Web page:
A calculus of the absurd

Chapter 4 Concrete algebra

This is not a chapter about “modern” algebra, but algebra (usually about the )

4.1 Fractions

4.1.1 Reciprocals of fractions

Fractions can be surprisingly confusing. For example, what is the value of the expression directly below (assuming \(x \ne 0\), as we can’t divide by \(0\))?

\begin{equation} \frac {1} {\rbrackets {\frac {1} {x} }} \end{equation}

Here’s a reasonably good way to find the answer - multiply everything by \(1\).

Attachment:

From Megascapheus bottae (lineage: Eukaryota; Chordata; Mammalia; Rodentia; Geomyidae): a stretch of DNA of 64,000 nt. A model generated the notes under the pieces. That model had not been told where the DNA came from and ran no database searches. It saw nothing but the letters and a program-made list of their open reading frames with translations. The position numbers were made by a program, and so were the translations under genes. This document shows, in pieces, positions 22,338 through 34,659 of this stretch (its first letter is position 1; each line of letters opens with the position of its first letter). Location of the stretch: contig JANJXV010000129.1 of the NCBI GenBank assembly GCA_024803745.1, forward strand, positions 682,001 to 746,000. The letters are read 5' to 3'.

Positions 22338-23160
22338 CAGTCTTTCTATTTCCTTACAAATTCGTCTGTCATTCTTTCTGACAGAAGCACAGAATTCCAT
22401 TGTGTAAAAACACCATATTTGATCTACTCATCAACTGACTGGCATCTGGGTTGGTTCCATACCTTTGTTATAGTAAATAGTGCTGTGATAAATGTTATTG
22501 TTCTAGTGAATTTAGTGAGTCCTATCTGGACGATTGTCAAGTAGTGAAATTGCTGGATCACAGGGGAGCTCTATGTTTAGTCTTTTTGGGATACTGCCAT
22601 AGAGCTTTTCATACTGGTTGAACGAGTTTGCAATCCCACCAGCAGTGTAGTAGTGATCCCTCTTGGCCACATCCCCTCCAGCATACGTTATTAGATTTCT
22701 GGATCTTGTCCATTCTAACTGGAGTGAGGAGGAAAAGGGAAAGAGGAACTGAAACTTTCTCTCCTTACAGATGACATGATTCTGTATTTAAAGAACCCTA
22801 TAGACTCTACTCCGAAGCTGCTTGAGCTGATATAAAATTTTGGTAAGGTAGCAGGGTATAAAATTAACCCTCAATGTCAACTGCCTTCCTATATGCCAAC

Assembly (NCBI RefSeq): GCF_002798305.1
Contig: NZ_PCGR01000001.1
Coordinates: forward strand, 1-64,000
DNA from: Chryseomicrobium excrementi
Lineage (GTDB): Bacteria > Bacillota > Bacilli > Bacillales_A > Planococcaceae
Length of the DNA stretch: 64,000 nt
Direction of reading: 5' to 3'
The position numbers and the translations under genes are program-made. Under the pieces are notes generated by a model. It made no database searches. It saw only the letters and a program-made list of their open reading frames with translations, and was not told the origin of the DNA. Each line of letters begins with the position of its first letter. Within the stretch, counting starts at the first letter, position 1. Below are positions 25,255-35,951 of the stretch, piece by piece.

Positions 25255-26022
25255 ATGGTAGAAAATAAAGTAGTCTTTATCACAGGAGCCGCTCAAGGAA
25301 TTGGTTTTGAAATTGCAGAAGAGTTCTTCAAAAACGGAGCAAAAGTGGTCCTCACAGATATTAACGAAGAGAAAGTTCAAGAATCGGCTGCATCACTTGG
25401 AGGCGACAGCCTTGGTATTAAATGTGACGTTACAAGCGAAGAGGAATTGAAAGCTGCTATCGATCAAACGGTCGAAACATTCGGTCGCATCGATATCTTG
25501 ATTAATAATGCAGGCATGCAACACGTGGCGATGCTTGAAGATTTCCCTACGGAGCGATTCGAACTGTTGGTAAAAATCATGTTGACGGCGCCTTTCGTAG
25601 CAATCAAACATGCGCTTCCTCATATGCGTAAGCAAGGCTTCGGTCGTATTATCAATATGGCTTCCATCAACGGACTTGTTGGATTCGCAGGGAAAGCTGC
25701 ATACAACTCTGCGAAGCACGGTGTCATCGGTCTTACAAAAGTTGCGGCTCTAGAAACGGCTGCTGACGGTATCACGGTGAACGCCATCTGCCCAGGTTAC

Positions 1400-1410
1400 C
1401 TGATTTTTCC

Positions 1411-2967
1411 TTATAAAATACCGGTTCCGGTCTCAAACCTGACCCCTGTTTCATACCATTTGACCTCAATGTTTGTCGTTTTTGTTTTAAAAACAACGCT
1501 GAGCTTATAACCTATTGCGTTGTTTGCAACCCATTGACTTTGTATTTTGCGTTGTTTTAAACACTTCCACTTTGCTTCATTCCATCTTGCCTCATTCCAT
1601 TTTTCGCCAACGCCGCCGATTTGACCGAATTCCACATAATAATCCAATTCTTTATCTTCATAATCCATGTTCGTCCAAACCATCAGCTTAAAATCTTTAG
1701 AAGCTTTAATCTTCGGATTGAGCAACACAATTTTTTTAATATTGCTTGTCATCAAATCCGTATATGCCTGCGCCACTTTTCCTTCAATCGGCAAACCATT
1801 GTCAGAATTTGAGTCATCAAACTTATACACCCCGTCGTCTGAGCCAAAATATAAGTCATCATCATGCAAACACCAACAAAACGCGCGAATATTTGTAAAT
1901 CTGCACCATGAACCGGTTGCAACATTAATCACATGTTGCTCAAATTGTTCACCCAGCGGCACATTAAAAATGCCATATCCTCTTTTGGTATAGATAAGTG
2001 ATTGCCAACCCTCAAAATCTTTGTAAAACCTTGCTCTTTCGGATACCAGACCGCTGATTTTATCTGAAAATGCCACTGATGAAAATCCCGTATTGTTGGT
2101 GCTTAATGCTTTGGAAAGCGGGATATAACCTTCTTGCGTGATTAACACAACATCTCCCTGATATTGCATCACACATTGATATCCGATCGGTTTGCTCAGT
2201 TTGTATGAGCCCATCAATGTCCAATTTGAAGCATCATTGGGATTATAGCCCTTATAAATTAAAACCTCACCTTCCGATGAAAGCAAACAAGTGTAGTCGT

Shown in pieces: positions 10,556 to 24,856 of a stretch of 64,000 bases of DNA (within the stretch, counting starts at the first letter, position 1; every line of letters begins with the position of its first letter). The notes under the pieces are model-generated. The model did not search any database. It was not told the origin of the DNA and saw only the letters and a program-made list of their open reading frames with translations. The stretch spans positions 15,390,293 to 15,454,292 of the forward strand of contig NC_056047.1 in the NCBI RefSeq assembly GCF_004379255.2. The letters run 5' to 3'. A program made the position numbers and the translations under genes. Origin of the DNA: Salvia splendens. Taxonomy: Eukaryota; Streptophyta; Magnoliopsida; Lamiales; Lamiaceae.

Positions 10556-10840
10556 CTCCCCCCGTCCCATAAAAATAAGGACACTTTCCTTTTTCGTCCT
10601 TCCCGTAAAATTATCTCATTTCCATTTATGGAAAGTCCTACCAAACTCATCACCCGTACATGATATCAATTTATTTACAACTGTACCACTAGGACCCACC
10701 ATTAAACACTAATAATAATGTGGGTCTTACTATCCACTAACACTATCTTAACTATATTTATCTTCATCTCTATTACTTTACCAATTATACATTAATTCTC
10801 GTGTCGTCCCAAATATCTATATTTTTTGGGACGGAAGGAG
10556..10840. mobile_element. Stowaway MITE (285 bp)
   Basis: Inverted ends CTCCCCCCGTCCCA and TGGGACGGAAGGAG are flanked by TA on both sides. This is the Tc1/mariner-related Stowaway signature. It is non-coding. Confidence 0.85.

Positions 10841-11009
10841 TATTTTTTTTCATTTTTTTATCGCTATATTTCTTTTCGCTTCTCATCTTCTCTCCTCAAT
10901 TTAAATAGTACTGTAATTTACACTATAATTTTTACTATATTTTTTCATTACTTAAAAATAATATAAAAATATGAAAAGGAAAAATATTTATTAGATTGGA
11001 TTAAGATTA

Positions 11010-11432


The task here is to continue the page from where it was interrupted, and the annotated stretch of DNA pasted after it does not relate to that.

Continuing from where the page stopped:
\begin{align} \frac {1} {\rbrackets {\frac {1} {x} }} & = \frac {1} {\rbrackets {\frac {1} {x} }} \times \frac {x}{x} \\ & = \frac {x} {\rbrackets {\frac {x} {x} }} \\ & = x \end{align}

We can then apply this principle to more complex fractions.